Another thing that has helped me to change my outlook is the realization that my children are all I will (God willing) leave in this world. Any job occupation I will ever have will be filled in my absence, but there is no one else who will ever be my kids mother. That burden and blessing takes this calling to new levels of importance.
Don’t ever feel your tasks are unimportant, whether it be that of a SAHM or a job occupation you are ashamed of. Anything done with eternal significance simply cannot be unimportant. You decide what is important with how you decide to live your life. We all live most of our lives in the little moments. I’ll leave you with a quote from Paul David Tripp: “Our lives are comprised of 10,000 little moments and maybe only 3 or 4 dramatic ones”.
Guys, be confident in your little moments as well as the big.
My kids went back to school in person today. Our district offered different modes of learning at the beginning of the year. We had elected to do school remotely to start out the year because child #3 had horrible asthma. We wanted to see how it was going to look before we sent them back.
Then I received an email from the school asking if I’d be okay with them going in person the 2nd 9 weeks. I discussed it with the hubs and we decided we were comfortable enough to send them back. The house is awfully quiet today with just the 1 year old at home.
It’s funny though, looking back on the first 9 weeks, I don’t remember wishing I had more time to myself. I don’t remember feeling resentful that they were home with me. Yes, things were more hectic, messy, and loud. Yes, we were some times short tempered. Yes, I did raise my voice some days (most every day). I just don’t remember focusing on it during that time.
I don’t say this to make it sound like I’m a super mom for teaching my kids the first 9 weeks. I don’t want to sound like I think I’m more of a loving momma because I didn’t get sick of them or that I didn’t struggle with the idea of them being home.
I’m also not saying God’s Will is that all children be remote or homeschooled during this time. Any situation you find yourself in (even a bad one) can be used for the glory of God. We simply did it because of health issues for our daughter. Since we haven’t had huge outbreaks in our district, we felt comfortable when asked about returning early.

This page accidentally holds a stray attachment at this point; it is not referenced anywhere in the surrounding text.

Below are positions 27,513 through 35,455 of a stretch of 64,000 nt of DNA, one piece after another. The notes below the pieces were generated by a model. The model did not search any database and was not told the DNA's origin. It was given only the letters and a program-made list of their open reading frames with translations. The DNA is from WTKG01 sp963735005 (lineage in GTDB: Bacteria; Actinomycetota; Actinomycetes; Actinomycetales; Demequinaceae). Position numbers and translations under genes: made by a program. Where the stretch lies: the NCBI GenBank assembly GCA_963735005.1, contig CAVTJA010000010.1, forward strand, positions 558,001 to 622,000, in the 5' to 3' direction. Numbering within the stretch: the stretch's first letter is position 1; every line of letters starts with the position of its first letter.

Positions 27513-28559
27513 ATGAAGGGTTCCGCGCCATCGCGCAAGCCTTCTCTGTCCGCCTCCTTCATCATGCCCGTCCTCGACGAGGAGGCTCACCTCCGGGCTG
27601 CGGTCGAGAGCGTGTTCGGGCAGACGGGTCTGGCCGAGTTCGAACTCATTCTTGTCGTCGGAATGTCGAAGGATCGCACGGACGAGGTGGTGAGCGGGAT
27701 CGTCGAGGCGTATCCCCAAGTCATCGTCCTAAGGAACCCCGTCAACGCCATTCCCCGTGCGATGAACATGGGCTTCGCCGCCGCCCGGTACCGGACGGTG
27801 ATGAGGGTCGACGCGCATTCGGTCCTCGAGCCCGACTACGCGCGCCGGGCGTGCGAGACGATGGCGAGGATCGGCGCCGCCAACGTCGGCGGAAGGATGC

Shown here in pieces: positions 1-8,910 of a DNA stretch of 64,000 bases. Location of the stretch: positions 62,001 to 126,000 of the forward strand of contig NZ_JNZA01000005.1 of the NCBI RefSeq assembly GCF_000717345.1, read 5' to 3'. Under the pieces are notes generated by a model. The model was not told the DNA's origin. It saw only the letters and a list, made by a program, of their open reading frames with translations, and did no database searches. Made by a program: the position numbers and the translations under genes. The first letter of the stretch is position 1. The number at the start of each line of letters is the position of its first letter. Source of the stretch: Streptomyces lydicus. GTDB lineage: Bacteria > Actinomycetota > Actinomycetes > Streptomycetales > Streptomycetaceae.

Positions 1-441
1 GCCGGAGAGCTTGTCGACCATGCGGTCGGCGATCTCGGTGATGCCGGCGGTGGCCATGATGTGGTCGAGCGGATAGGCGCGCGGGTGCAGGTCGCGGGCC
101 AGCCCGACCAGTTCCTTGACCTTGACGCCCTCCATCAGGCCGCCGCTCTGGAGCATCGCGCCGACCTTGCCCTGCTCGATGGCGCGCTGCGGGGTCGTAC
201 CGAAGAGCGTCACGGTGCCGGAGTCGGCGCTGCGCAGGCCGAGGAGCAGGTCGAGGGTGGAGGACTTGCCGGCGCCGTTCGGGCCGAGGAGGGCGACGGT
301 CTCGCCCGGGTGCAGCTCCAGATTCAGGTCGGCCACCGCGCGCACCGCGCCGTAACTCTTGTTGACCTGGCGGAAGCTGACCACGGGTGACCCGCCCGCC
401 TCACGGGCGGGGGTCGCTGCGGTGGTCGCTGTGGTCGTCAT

I’m also not going to say that I’m completely worry free with my kids being in school. My heart broke not being able to walk them in for their first day. I do still worry about sicknesses with my third. But our reason for keeping them home currently isn’t the issue we thought it would be. However, I know where to take any worries I may have. (Yeah, I may have been up last night at 3 am praying about them). There is only One who is never changing and completely dependable.
I look back and it simply amazes me that God gives us the grace when we need it. Oftentimes, we don’t realize we needed it until the moment has passed us as well. I enjoyed not rushing around all morning trying to teach all 3 of them this morning, even though it didn’t bother me at the time.
It’s not my strength that carries me but His. I’m not saying God’s Will would be that all teach their kids remotely and that’s why He carried me. Rather, in whatever situation we find ourselves led to, God will sustain us if we are looking to him as our source of hope, strength, and joy. Just like God sustained me through the first 9 weeks, I know He will sustain me (and them) through the uncertainties of going back to school as well.
I’m going to share a quote by Elisabeth Elliot that I think best sums up my feelings. She is referring to motherhood in this specific quote, although I think you’ll find it applies to any calling that you find yourself in: “This job has been given to me to do. Therefore, it is a gift. Therefore, it is a privilege. Therefore, it is an offering I may make to God. Therefore, it is to be done gladly, if it is done for Him. Here, not somewhere else, I may learn God’s way. In this job, not in some other, God looks for faithfulness”.
This past weekend, I had a moment of dread when I thought I had been doing something wrong to my daughter’s hair the past 5 years. For those that don’t know, child #3 is adopted and is a different race than me. I’ve spent hours and hours reading, watching, practicing, and talking with others in order to better learn how to do her hair.
I initially learned how to do it because I do not ever want my daughter to feel like she HAS to go outside the home to have her needs taken care of. Yes, it will look better when it’s done at a salon as she gets older. Mine looks better when I go to a salon as well. So, it’s never bothered me that some day we may end up at the salon.
The other night revealed a less desirable trait in me as well. The first thing I felt when I thought I was wrong, was embarrassment. Embarrassment because I was worried what people would think if they found out I had been doing her hair wrong? Would it confirm the idea that multi-racial families are just too complicated? Would people think I’m not the best fit mom for my girl?